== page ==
The Babylonian water clock in our office informs us that once again, it's Friday. For this week's Muse Music - the Desert Island Discs of the creative community - we've been talking to London-based artist Brian Griffiths who has put together a playlist of 10 of the songs that inspire his art.
Since graduating from Goldsmiths College in the late 90s, Griffiths has been creating sculptures and installations charged with both humour and sadness. He often chooses to use readymade everyday objects from bygone eras - once seen as aspirational but now superseded. Griffiths transforms these objects into fantastical machines, fictional characters or environments. In his own words "This transformative process presents a potential escape for the object from its prescribed role, offering new functions and hope."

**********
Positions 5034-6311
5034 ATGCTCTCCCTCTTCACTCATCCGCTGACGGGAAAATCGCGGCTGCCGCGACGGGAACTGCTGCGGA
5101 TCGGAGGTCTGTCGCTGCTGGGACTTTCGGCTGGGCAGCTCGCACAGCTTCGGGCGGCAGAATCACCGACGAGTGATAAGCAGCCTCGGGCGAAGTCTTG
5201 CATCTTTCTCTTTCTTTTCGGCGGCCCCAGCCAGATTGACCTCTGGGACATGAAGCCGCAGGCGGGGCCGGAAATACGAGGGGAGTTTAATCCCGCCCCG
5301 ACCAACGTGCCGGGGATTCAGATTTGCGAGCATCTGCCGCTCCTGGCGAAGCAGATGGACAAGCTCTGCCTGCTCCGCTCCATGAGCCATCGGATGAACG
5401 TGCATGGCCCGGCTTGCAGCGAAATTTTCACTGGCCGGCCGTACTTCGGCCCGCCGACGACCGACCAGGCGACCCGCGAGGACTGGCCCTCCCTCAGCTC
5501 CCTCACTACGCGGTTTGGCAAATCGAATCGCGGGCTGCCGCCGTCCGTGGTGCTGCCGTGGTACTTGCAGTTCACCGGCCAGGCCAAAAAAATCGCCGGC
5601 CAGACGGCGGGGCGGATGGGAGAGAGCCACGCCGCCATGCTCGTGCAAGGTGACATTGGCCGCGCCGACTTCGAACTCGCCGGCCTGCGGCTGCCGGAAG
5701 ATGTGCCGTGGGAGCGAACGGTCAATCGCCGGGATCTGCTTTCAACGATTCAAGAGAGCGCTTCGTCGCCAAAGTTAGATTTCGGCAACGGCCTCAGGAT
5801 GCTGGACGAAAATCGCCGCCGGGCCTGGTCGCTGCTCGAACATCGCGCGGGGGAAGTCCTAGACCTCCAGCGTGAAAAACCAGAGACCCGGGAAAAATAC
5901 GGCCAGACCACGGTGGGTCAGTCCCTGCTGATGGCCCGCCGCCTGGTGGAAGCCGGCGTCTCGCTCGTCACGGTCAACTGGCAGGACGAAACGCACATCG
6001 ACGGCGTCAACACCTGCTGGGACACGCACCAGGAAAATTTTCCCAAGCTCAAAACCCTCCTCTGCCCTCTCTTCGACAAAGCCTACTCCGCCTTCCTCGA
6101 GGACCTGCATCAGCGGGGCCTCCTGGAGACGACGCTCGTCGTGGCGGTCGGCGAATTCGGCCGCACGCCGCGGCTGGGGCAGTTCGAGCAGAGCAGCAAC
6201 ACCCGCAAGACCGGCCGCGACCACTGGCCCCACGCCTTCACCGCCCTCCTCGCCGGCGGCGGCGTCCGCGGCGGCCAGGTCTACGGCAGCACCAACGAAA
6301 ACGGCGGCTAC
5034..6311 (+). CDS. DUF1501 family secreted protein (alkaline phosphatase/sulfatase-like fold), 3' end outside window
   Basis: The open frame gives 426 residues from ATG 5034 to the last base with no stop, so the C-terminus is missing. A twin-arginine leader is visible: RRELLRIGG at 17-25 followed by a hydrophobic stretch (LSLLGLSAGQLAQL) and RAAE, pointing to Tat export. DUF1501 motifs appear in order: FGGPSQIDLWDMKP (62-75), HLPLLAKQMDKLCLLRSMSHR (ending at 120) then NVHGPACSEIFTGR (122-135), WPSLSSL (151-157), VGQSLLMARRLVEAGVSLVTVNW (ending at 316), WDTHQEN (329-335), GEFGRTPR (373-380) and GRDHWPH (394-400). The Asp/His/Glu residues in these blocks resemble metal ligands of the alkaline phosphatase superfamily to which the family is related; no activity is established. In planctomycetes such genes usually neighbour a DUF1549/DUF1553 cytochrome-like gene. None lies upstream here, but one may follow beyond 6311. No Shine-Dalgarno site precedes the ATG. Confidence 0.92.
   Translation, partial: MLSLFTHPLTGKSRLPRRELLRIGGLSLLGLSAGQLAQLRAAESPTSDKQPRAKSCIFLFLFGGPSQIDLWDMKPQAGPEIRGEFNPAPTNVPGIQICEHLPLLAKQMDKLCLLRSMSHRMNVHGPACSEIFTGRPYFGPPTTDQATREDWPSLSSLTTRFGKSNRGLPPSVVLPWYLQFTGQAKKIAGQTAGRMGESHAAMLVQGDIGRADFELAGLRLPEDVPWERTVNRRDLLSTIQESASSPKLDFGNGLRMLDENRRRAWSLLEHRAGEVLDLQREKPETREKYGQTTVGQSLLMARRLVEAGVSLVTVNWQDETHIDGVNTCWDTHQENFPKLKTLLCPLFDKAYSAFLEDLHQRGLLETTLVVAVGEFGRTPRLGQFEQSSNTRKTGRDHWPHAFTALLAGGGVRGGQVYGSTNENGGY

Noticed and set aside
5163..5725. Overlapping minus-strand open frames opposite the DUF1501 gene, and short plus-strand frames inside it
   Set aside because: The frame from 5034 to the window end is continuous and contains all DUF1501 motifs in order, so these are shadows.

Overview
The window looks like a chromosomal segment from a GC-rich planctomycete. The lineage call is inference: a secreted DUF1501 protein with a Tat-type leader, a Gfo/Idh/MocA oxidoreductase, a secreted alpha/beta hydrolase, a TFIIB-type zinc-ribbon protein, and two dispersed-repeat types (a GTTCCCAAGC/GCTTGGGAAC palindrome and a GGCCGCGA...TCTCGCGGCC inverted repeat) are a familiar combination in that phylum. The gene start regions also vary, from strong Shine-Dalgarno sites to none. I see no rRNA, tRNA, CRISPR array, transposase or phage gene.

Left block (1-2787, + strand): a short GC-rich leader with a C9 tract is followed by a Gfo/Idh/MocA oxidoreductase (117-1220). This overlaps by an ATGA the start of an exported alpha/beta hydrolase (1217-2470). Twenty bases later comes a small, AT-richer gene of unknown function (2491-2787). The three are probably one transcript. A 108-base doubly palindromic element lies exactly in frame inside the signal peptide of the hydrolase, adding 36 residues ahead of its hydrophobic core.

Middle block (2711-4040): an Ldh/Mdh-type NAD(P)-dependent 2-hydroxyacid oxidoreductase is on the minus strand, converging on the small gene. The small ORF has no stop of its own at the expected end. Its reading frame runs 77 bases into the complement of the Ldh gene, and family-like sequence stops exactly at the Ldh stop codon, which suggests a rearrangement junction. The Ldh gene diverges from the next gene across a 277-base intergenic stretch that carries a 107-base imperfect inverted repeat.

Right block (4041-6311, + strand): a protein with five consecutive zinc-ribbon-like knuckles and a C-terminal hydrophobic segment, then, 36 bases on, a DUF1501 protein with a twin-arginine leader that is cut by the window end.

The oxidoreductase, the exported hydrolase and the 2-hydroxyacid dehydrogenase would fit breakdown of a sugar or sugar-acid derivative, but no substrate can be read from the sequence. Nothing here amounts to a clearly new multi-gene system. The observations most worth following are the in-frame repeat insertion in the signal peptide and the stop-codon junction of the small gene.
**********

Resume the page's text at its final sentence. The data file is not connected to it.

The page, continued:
Past works have taken the form of a large concrete painted bear head, while the installation Life is a Laugh which - complete with a 7.5m wide Panda head and 1970s caravan - occupied Gloucester Road tube station for five months in 2007. His design entitled Battenberg was one of the shortlisted enteries for the fourth plinth in Trafalgar Square in 2010.
He has had solo exhibitions at Arnolfini, Bristol (2007), Galeria Luisa Strina, São Paulo (2005), and Camden Arts Centre, London (2004) and his representative gallery Vilma Gold, London, is about to showcase his latest work in The Invisible Show (January 12 until February 19). You can listen to his playlist on Spotify or iTunes but before you do, have a read of what he has to say about the role music plays in his art and life.